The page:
Obituary: Dr Peter Foley


Dr Peter Foley The medical fraternity across Hawke's Bay, and the country, is mourning the passing of a man whose career was devoted to caring for people and making a difference.

Dr Peter James Francis Foley, 58, died on Monday, at his home, after several months of illness.

"Everybody who worked with him at the Hawke's Bay District Health Board is deeply saddened by his death," chief executive Dr Kevin Snee said.

"Peter had a passion for health and the health sector.

"He cared deeply about people and making a difference.

"He helped and cared for many in Hawke's Bay as a GP but he also had a strategic vision which is why he held so many roles in health not only in Hawke's Bay but also nationally," Dr Snee said.

"I had the utmost respect for Peter and for the work he did," Dr Snee said.

Dr Foley had long played a pivotal role as the chief medical officer of primary care for the district health board.

It was a role he cherished and his colleagues described his devotion to medicine and to advancing and integrating health services throughout the region, and the rest of the country, as "tireless".

He came from a family well steeped in medicine, being the third generation to take up the stethoscope.

After receiving his most recent of a string of accolades, the New Zealand Order of Merit in last year's Queen's Birthday Honours, Dr Foley said the work he strived to carry out, much of it behind the scenes, had been tough on his family.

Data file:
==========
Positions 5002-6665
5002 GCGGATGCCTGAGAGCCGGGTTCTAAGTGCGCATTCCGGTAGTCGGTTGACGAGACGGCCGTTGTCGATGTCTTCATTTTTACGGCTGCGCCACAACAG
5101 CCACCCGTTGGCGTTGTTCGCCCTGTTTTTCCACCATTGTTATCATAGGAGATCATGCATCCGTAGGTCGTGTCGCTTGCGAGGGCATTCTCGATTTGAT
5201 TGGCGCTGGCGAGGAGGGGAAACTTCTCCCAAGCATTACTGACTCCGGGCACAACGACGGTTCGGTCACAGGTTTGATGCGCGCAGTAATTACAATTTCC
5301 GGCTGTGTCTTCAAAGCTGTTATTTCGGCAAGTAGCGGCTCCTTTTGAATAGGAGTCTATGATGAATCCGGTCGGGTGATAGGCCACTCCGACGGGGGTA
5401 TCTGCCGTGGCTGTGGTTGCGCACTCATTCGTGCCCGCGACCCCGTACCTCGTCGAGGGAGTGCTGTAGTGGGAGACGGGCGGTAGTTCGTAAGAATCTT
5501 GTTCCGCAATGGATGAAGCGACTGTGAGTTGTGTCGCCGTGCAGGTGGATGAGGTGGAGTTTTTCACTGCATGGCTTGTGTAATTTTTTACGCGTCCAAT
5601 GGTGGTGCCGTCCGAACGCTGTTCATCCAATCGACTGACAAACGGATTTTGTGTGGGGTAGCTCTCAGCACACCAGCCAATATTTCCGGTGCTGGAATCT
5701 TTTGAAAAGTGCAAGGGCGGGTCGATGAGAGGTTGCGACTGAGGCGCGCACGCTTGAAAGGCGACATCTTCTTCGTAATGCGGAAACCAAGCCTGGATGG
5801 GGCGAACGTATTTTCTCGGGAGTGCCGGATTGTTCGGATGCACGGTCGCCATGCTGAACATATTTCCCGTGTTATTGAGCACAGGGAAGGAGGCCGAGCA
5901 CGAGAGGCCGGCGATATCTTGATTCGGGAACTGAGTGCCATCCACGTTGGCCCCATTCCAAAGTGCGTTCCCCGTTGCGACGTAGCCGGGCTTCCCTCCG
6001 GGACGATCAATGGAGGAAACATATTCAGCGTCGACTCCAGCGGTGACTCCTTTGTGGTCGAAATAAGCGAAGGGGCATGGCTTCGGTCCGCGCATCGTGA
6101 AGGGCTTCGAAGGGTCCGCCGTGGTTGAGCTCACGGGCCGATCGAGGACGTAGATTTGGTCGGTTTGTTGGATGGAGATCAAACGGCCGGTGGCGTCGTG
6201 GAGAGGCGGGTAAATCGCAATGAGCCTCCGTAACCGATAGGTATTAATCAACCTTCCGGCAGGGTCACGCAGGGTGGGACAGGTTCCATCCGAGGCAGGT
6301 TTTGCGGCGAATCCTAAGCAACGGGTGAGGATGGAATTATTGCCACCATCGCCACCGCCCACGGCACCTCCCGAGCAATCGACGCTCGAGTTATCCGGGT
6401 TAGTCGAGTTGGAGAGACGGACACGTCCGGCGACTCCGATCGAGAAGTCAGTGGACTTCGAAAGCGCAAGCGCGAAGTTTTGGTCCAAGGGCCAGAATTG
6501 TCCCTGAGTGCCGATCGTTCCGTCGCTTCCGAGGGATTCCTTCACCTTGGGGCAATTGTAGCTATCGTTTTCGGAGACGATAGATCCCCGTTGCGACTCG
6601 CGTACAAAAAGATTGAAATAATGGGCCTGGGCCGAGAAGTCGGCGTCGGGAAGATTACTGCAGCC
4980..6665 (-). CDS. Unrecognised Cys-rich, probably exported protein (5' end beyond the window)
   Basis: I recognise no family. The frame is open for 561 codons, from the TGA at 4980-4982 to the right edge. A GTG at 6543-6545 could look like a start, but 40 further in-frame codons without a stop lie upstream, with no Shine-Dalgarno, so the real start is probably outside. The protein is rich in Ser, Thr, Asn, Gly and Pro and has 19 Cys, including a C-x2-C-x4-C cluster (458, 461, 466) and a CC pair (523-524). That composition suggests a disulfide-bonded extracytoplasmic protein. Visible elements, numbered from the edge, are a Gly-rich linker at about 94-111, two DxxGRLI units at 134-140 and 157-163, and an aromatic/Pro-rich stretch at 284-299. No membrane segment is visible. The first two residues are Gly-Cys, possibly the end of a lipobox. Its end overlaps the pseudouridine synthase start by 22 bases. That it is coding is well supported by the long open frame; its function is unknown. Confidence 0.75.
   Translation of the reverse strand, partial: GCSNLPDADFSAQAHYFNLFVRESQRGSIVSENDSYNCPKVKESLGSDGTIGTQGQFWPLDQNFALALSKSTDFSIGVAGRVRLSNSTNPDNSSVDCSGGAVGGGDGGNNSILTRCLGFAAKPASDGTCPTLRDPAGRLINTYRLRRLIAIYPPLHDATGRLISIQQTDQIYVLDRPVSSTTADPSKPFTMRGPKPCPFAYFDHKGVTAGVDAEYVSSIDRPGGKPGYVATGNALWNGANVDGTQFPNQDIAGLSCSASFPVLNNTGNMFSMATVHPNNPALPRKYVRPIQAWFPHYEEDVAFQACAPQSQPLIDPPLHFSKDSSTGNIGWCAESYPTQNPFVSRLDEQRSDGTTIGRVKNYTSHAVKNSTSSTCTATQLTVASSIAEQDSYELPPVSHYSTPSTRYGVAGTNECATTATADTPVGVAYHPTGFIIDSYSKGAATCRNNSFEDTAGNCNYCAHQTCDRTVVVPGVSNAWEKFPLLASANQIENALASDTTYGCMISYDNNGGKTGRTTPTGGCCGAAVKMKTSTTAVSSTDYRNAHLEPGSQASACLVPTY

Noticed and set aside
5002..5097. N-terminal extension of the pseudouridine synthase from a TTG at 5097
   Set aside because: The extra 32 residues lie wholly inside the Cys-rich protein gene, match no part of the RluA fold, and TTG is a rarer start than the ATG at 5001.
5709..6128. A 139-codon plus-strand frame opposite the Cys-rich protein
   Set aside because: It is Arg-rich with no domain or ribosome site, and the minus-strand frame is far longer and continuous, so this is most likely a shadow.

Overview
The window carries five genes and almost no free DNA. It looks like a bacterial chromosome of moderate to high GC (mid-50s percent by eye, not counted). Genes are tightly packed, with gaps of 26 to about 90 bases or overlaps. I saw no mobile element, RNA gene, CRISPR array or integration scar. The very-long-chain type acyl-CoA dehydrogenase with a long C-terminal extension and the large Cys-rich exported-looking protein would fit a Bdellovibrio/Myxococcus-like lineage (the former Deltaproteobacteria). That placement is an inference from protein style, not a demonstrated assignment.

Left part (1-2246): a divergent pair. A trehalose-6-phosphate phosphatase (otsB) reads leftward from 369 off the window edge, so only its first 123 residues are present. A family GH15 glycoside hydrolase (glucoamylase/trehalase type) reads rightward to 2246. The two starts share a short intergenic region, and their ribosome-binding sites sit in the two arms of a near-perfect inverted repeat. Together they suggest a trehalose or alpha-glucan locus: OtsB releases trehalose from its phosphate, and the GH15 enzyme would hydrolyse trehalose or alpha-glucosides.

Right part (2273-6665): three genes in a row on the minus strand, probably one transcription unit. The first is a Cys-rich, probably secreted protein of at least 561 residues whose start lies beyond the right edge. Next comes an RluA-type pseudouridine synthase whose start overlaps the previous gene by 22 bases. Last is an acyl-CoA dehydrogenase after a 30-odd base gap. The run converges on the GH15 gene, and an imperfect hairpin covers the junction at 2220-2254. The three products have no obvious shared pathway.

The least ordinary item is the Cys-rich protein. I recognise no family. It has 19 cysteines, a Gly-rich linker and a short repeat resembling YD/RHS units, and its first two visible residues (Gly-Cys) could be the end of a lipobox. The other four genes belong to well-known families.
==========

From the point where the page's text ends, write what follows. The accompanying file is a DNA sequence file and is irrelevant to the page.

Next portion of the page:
In medicine, families did pay a price, he said, and in accepting the Order of Merit simply said "with thanks to the family".

Nationally, and internationally, Dr Foley had been at the forefront of health, pursuing the heartfelt philosophy of building and maintaining strong doctor-patient relationships and trust.

He also pursued team-based delivery of modern healthcare.

"Hugely, totally committed to health," was how a DHB colleague who had worked with Dr Foley summed him up.

Dr Foley served for four years as chairman of the New Zealand Medical Association and was its representative at several major international conferences.

He also chaired an international conference on tobacco control in 2007 and was an invited member of the New Zealand delegation to the World Health Assembly in Geneva in 2010.

His commitment was well recognised.

He received the New Zealand Medical Association's Chairman's Award for "outstanding" contributions to health.

He never sought the accolades, and when spoken to in the wake of being awarded the New Zealand Order of Merit last June he admitted to "a bit of tossing and turning" over whether to accept it or not.

Dr Foley was part of an independent panel reviewing health services in the Wakatipu region and was a senior medic with the police for 25 years.

He had practised at Central Medical in Napier and was also involved in looking after the medical needs of visiting sports teams - he was equally at home on the sports field sidelines as he was in a clinic or a high level meeting.

"The Hawke's Bay District Health Board wishes to extend its deepest sympathy to his family," Dr Snee said.

Dr Foley is survived by his wife Jill and children Lizzie, Simon, Katherine and Matt.

- HAWKES BAY TODAY

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